Melbourne, Australia – Spectators at the Australian Open have displayed banners calling out Prime Minister Scott Morrison’s failure to reduce the carbon pollution that has exacerbated the bushfire crisis and disrupted play at the Open.
Earlier today during a set break in the men’s doubles third-round match that pitted Simone Bolleli and Benoit Paire against Henri Kontinen and Jan-Lennard Struff, Greenpeace Australia Pacific supporters unveiled a banner reading “Climate inaction is an unforced error” along with images of Morrison fumbling with a tennis racket.
“Two out of the last three years now, players and fans at the Australian Open have suffered huge health impacts as a result of climate change-driven heatwaves and bushfire smoke. Without swift action to phase out coal as the number one driver of climate change, extreme weather events will only get worse,” Greenpeace Australia Pacific Campaigner, May House said.
“Leading scientists and former tennis players have questioned whether the Australian Open can continue in its current format with play increasingly disrupted by extreme heat and bushfire smoke.”
“Greenpeace Australia Pacific is calling on Prime Minister Scott Morrison to protect iconic Australian institutions like the Open by urgently reducing greenhouse gas emissions, which have been rising for the past four years.”
Melbourne resident Felicity Stewart, who helped display the climate message said she had been breathing in bushfire smoke for months and was worried about what the future would be like if it continued like this every summer.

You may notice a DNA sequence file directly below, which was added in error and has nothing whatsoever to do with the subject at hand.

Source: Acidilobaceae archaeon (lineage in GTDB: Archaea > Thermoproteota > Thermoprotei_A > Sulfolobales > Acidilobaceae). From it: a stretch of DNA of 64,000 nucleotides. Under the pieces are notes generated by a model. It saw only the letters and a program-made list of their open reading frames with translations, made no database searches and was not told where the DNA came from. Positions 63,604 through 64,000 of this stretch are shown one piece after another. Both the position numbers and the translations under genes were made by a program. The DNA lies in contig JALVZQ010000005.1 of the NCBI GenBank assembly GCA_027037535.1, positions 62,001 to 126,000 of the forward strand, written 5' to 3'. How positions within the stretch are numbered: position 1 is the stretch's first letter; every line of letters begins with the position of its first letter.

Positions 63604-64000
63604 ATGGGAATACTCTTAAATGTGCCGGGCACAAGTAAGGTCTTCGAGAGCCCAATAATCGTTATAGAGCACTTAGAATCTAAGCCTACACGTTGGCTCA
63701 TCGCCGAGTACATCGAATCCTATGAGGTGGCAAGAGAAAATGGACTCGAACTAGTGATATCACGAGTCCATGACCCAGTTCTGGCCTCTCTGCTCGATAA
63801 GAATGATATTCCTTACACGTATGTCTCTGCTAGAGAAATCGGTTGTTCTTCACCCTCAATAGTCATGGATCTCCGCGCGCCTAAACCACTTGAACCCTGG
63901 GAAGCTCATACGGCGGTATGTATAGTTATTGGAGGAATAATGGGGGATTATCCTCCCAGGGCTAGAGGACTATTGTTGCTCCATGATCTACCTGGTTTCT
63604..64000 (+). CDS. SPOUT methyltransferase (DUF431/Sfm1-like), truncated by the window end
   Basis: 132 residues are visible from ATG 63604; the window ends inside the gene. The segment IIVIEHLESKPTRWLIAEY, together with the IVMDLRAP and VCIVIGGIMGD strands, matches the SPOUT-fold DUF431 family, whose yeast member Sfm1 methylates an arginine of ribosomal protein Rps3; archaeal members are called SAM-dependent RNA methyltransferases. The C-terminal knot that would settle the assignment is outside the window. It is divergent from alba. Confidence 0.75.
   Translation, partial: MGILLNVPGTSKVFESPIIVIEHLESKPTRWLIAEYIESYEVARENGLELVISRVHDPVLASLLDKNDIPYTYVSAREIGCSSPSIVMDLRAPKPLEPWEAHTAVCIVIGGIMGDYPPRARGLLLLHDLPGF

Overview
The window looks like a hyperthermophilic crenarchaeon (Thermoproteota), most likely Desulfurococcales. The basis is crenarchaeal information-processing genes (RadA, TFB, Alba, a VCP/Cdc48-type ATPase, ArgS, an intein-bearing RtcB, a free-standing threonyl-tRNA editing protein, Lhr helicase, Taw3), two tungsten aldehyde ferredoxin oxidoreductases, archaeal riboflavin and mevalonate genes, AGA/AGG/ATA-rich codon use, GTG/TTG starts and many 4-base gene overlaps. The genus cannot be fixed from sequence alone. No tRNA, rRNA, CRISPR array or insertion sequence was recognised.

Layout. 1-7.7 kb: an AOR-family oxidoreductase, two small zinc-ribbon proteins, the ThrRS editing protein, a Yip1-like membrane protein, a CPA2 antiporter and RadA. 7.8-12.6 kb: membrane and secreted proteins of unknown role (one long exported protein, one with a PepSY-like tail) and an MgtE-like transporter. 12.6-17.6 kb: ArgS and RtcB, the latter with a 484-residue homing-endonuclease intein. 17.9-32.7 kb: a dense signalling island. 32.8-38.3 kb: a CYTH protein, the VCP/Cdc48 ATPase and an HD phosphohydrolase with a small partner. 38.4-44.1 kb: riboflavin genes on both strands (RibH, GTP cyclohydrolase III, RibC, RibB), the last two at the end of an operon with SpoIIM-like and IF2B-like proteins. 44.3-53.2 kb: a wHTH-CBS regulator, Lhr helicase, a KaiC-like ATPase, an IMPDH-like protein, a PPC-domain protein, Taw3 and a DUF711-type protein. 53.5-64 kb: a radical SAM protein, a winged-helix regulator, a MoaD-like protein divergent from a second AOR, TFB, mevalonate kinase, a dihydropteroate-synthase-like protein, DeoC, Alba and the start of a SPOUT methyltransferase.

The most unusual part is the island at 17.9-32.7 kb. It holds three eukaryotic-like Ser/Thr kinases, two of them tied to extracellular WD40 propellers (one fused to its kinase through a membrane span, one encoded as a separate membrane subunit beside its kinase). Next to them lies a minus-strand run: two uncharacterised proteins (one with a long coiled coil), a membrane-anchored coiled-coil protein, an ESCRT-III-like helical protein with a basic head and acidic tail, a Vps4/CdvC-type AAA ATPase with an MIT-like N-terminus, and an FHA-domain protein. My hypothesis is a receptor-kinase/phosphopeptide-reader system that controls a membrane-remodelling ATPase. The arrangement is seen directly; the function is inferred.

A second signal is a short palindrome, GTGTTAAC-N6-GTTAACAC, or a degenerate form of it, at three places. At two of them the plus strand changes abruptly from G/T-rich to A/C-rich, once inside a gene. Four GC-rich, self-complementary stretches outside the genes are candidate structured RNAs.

“Like many Australians, I love being outdoors but the coal-fired bushfire crisis has made it too dangerous to go outside without people experiencing breathing problems – it’s affecting day-to-day life,” she said.
“Extreme weather caused by climate change is threatening the health and safety of people all over Australia, including athletes at the Open, forced to play tennis in stifling smoke and heat. In order to protect the Open we love, Australia needs to rapidly reduce carbon pollution by replacing our coal-burning power stations with clean energy sources like wind and solar.”
Climate scientist David Karoly, who heads the CSIRO-based Earth Systems and Climate Change Hub, has warned that the Open may need to relocate to a cooler season to protect players and fans.
The professor said there has been a “dramatic” increase in the number of days in Melbourne above 38 degrees in recent decades and “the projection is for a further increase in all the climate models.”
Scientists at Australia’s Monash University have raised the same concerns in their report ‘Love 40 Degrees: Climate change, extreme heat and the Australian Open’. 
Former Wimbledon champion Pat Cash has also raised the alarm about the dangers of climate-driven extreme weather events, like bushfire smoke and heatwaves, impacting play at the Open.
Photo and video:
The Last Australian Open website https://thelastaustralianopen.com/
Greenpeace Australia Pacific Communications Campaigner, Martin Zavan: +61 424 295 422, [email protected]
Greenpeace International Press Desk, +31 (0)20 718 2470 (available 24 hours), [email protected]
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